Leader of massive charity scam run out of NJ owes millions — AG
A sprawling network of fake charities based in New Jersey that scammed donors out of millions of dollars over a number of years has been shut down, state Attorney General Gurbir Grewal announced Wednesday.
Mark Gelvan, a former Montville resident who now lives in a Florida, controlled multiple companies accused of deceptive fundraising activities in a lawsuit filed by New Jersey, the Federal Trade Commission and the state attorneys general of New York, Minnesota and Virginia.
According to the complaint and individual settlement agreements filed in federal court, Gelvan’s various sham fundraising campaigns claimed to help homeless veterans, retired and disabled law enforcement officers, breast cancer survivors and others in need, when almost none of the donations made it to those avowed causes.
Thomas Berkenbush, of Wanaque; William English, of Belvidere; and Damian Muziani, of the Erial section of Gloucester Township in Camden County, were also named as defendants in the lawsuit, alongside Gelvan, as well as several companies named.
According to the complaint, Gelvan and his associates kept as much as 90% of the money they raised for phony charities as payment for their "fundraising services," which operated mainly from office space in both Montville and Reno, Nevada.
Little of the money raised – sometimes less than 2% – went to the so-called charitable missions.
The complaint also said Gelvan and his co-defendants had operated their deceptive fundraising scheme since at least 2010, bilking “tens of millions of dollars” from well-meaning American donors persuaded to give to such sham charities as the following:
- National Vietnam Veterans Foundation, Inc.
- Breast Cancer Survivors Foundation, Inc.
- Reserve Police Officers Association
- Disabled Police and Sheriff’s Foundation, Inc.
- Center for American Homeless Veterans, Inc
- Crisis Relief Network
According to the federal complaint, Gelvan and his associates used telemarketing and mailings to solicit donors to “support worthy causes” such as care packages to Vietnam veterans in need, transitional facilities for homeless veterans and grants to the family members of fallen officers.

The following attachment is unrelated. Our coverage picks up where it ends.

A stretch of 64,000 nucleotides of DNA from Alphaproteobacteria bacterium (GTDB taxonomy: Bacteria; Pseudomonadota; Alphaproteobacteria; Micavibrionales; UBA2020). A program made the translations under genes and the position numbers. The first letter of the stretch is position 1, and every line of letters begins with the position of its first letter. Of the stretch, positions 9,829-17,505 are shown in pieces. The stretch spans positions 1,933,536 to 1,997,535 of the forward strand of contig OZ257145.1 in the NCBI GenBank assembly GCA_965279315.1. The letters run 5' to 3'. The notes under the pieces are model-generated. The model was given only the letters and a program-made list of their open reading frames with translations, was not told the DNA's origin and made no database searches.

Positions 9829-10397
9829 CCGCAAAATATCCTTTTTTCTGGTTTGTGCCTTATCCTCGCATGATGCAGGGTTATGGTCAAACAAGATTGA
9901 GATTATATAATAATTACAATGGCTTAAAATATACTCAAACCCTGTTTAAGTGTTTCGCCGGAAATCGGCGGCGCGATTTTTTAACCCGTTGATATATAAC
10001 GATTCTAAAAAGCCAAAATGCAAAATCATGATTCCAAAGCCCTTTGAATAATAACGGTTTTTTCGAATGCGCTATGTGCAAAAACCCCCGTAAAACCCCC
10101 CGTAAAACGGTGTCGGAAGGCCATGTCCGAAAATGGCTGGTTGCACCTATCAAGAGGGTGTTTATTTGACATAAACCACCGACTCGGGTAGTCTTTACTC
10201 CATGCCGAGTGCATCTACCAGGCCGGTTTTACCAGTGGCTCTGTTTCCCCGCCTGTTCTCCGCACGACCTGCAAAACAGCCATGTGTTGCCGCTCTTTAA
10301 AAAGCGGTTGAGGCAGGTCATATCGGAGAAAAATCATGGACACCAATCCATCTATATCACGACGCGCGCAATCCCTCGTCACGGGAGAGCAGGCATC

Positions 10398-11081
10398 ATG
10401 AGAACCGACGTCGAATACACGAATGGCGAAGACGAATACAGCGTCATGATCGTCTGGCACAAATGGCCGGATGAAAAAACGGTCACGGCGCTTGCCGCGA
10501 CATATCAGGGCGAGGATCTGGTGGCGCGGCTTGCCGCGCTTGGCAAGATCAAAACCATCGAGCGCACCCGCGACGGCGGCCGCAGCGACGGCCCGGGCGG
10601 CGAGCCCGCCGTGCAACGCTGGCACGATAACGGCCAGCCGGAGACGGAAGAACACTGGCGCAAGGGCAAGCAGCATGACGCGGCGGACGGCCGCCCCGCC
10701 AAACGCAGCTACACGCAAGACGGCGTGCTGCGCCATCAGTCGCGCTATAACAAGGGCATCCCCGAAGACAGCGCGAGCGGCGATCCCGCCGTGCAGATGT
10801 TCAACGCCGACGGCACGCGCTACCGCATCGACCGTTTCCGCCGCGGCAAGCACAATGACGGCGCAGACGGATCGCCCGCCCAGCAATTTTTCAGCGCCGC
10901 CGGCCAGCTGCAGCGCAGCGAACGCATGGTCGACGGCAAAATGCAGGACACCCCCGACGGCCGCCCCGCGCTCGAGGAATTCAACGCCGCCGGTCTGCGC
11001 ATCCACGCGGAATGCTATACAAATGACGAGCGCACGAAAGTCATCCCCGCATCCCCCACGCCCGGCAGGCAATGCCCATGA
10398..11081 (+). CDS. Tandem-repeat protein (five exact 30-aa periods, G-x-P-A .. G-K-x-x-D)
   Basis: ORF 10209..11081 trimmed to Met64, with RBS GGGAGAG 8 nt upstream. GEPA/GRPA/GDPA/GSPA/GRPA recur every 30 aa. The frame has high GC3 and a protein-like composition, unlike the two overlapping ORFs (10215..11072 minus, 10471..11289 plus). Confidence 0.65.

As reported in 2017 by the Center for Public Integrity, one of the companies Gelvan was associated with, Outreach Calling, raised more than $118 million on behalf of about two dozen charities from 2011 to 2015 alone.
An analysis of records by the report found the company kept $106 million of that amount.
In reality, the complaint said, the defendants “fundraised for sham charities, several of which have been shut down through state and federal law enforcement actions.”
The same complaint also said the operators of the sham charities for whom Gelvan and his associates raised funds typically spent the majority of the remaining funds “to pay themselves and family members, and for administrative costs.”
Gelvan — while on the hook for $56 million alongside Outreach Calling, Outsource 3000 and Production Consulting, according to his settlement — will be required to surrender $800,000.
He also must surrender the net proceeds from the sale of two New Jersey properties in Montville and Wayne.
Based on property records, the Montville mansion owned by Gelvan's wife, Lina, at 1A Masar Road sold for $2.68 million in June. The six-bedroom, "10.1 bathroom" home was shot for a video listing posted to Youtube by a Century 21 realtor. The video tour includes the sprawling entrance way and kitchen, an indoor pool and sauna and sizable movie theater screening room, encompassed on a 12-acre property.
As reported by the Center for Public Integrity, the Gelvans bought the property together in 2001, but Lina Gelvan became sole owner in 2002, shortly after a complaint was filed against Mark Gelvan by the New York Attorney General’s office.
Berkenbush has been determined to owe over a $1 million, as partially suspended due to his inability to pay. He will be required to surrender $5,000.
English has been determined to owe more than $873,000, but will be required to surrender $30,000.
Muziani must surrender over $12,000 as part of his owed $484,000, also partially suspended due to his inability to pay, according to his settlement.
Should any of the defendants fail to pay what they owe or be found to have lied about their ability to pay, the full amount of their judgments will be due immediately, according to the terms of the settlements.
“It’s disgraceful that the defendants in this case persuaded people to donate their money to help cancer survivors, disabled law enforcement officers and homeless veterans, only to keep most of that money for personal use,” Grewal said in a written release.
The attorney general continued “It’s intolerable that so much of this nationwide scam was perpetrated from New Jersey. We thank the Federal Trade Commission and our partners in other States for working with us to put an end to the defendants’ scheme and to redirect their ill-gotten funds to real charities that do great work for those in need.”
Andrew Smith, Director of the FTC’s Bureau of Consumer Protection said in the same written press release “If you’re giving to charity and want to make sure your donations count, start at ftc.gov/charity to learn how to spot the scams.”
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